IL-1 is one of the most important immune modifying interleukins. The predominant function of IL-1 is to enhance the activation of [T lymphocyte]?s in response to antigen.
Interleukin-1 (IL-1) is a [cytokines? cytokine] that is secreted by macrophage?s, monocytes and dendritic cells. It is an important part of the inflammatory response of the body against infection. It increases the expression of adhesion factors on endothelial cells to enable transmigration of leukocytes, the cells that fight pathogens, to sites of infection. It also re-sets the hypothalamus thermoregulatory center, leading to an increased body temperature which expresses itself as fever. It is therefore called an endogenous pyrogen. The increased body temperature helps the body's immune system to fight infection.
There are a few molecules of the IL-1 family. The two most studied molecular forms of interleukin-1, are:
For the most part, these two forms of IL-1 bind to the same cellular receptor. This receptor is composed of two related, but non-identical, subunits that transmit intracellular signals via a pathway that is mostly shared with certain other receptors. These include the Toll family of innate immune receptors and the receptor for IL-18.
The IL-1 receptor antagonist, IL-1Ra, is an agent which binds to the same receptor on the cell surface as IL-1, and thus prevents IL-1 from sending a signal to that cell. It is used in the treatment of rheumatoid arthritis, an autoimmune disease in which IL-1 plays a key role. It is commercially produced as anakinra, which is a human recombinant form of IL-1Ra.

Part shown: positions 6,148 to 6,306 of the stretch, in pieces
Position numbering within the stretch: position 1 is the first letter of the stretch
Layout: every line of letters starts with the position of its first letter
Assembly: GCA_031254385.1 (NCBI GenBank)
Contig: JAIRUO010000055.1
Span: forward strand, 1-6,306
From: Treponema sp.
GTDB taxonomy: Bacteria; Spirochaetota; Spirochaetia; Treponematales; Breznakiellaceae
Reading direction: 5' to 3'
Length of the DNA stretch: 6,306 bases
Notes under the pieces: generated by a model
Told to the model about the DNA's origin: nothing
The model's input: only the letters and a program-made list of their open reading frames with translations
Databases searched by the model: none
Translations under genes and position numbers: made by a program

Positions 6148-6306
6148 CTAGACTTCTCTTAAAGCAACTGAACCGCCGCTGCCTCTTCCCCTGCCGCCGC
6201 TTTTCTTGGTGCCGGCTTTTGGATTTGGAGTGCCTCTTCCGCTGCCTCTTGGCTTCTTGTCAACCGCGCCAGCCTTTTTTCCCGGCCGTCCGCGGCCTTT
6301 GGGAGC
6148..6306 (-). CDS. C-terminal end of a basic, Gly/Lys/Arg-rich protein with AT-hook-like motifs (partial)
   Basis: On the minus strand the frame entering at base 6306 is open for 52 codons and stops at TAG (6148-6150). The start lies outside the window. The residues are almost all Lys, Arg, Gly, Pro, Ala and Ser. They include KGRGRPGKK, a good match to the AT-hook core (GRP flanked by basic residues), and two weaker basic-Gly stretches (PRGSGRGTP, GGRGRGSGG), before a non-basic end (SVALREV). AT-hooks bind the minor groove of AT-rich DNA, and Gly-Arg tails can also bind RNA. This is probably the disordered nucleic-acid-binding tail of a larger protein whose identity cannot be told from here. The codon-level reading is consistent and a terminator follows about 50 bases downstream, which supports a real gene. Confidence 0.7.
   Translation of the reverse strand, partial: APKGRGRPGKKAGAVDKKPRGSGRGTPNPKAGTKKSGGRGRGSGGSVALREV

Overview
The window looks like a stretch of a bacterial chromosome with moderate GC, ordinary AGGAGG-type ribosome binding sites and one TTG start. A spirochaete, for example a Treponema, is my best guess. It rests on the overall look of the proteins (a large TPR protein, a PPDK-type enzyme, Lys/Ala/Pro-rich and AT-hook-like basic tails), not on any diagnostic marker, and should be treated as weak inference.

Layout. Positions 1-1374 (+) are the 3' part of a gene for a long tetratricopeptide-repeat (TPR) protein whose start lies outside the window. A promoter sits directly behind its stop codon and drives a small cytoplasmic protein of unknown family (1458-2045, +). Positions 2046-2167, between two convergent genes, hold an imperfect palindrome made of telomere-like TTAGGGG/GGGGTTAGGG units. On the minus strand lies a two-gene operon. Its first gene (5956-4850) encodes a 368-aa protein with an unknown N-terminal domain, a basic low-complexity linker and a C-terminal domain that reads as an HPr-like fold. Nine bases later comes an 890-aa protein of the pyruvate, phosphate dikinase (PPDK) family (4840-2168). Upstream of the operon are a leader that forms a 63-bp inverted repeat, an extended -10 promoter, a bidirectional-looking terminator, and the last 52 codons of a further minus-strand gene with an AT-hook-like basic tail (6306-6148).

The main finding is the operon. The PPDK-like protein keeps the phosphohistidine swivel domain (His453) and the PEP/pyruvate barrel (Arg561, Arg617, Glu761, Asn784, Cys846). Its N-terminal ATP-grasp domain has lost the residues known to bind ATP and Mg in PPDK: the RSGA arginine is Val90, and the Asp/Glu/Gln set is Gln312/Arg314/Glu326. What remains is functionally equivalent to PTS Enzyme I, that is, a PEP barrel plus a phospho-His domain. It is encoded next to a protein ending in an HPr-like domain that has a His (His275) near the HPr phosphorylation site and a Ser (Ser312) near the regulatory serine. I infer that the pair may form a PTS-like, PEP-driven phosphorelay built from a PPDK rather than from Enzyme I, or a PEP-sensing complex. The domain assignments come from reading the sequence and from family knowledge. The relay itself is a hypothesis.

Interleukin-1 gene cluster polymorphisms are associated with nutritional status and inflammation in patients with end-stage renal disease.
Blood Purif. 2005;23(5):384-93. Epub 2005 Jul 27. Maruyama Y, Nordfors L, Stenvinkel P, Heimburger O, Barany P, Pecoits-Filho R, Axelsson J, Hoff CM, Holmes CJ, Schalling M, Lindholm B.
- BACKGROUND: Wasting and inflammation are two common risk factors for death in patients with end-stage renal disease (ESRD). Interleukin-1beta (IL-1beta) and its receptor antagonist (IL-1Ra) may play a pivotal role in the pathogenesis of wasting and inflammation. METHODS: To investigate effects of the IL-1 gene cluster polymorphisms on wasting and inflammation, we studied 189 ESRD patients (52+/- 12 years, 62% males) close to the start of renal replacement therapy. 205 healthy volunteers served as controls. We analyzed the IL-1B -511C/T, -31C/T, and +3954C/T polymorphisms as well as a variable number of a tandem repeat (VNTR) in IL-1RN. Nutritional parameters included serum albumin level, subjective global nutritional assessment (SGA), and body composition evaluated by dual-energy X-ray absorptiometry (DXA). We used serum high-sensitivity C-reactive protein (hsCRP) as a marker of inflammation. RESULTS: Wasting (SGA>1) was present in 31%, whereas inflammation (CRP>/=10 mg/l) was present in 36% of the patients. The male carriers of the -511T/T and -31C/C genotypes had a lower prevalence of wasting (p<0.05), higher body mass index (BMI) (p<0.05), and higher lean body mass (LBM) (p<0.01). In a stepwise multiple regression model, age (p<0.05), BMI (p<0.01) and the IL-1B -511 genotype (p<0.01) were independently associated with LBM. The carriers of the +3954T allele had a lower prevalence of inflammation (p<0.05) and lower serum hsCRP (p<0.05). The VNTR in IL-1RN was not associated with any markers. CONCLUSION: The investigated IL-1 gene cluster polymorphisms were associated with nutritional status and inflammation in ESRD patients, but marked differences were found between the genders. These polymorphisms could have prognostic utility for predicting wasting and inflammation in ESRD patients.